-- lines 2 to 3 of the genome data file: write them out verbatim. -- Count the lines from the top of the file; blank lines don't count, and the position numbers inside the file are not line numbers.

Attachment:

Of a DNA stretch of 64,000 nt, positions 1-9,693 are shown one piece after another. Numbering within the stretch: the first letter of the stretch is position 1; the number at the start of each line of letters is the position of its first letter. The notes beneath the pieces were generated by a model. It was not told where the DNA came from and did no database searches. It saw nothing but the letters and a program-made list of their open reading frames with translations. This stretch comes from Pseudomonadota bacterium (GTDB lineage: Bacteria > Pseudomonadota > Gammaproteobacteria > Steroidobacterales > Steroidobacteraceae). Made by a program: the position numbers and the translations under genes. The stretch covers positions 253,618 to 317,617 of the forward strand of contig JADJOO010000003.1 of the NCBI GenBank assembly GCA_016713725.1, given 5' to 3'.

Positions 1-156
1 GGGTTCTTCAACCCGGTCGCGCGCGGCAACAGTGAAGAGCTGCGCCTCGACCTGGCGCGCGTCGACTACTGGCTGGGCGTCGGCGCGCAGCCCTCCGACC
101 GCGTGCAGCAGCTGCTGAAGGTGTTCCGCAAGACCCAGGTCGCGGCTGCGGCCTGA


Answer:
Positions 1-156
1 GGGTTCTTCAACCCGGTCGCGCGCGGCAACAGTGAAGAGCTGCGCCTCGACCTGGCGCGCGTCGACTACTGGCTGGGCGTCGGCGCGCAGCCCTCCGACC